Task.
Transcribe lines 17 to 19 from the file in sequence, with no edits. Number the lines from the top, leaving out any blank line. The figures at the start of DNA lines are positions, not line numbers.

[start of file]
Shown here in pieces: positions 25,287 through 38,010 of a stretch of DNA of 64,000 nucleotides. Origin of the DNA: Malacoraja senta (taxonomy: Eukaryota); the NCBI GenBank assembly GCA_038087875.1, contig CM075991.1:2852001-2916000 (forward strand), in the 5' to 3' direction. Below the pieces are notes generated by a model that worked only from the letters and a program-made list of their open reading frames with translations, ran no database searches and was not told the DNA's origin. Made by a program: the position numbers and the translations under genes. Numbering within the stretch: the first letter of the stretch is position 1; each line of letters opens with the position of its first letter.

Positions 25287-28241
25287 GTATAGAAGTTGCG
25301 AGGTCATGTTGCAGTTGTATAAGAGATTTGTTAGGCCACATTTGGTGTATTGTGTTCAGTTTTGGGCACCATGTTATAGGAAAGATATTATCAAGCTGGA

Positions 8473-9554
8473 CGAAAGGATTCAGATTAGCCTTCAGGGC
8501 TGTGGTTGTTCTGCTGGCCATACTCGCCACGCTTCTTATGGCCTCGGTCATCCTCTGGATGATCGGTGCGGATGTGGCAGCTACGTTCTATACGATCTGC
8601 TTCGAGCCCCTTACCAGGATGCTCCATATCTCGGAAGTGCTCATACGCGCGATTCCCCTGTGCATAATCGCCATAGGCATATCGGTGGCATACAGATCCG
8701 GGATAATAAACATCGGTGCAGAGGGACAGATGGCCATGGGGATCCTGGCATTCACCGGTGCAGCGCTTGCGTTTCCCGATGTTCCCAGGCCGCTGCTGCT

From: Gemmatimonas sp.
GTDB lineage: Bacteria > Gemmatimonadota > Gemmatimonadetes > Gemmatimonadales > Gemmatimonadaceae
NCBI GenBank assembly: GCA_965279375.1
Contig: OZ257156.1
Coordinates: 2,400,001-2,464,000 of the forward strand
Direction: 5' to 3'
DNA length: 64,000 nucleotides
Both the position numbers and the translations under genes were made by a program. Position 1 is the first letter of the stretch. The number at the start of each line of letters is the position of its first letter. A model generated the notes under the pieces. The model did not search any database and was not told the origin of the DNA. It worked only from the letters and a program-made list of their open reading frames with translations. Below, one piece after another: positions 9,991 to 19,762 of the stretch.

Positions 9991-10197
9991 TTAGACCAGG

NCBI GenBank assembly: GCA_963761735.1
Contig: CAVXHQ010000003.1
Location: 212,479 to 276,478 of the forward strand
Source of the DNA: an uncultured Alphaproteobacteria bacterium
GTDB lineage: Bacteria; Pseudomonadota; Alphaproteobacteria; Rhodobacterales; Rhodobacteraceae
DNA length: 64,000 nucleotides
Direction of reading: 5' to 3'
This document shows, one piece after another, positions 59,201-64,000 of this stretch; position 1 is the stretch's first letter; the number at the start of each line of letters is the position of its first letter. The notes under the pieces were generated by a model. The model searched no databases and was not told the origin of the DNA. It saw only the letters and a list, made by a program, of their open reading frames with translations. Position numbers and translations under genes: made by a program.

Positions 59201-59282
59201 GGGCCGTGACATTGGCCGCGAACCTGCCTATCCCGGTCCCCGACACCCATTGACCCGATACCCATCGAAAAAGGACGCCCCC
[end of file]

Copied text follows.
Both the position numbers and the translations under genes were made by a program. Position 1 is the first letter of the stretch. The number at the start of each line of letters is the position of its first letter. A model generated the notes under the pieces. The model did not search any database and was not told the origin of the DNA. It worked only from the letters and a program-made list of their open reading frames with translations. Below, one piece after another: positions 9,991 to 19,762 of the stretch.

Positions 9991-10197
9991 TTAGACCAGG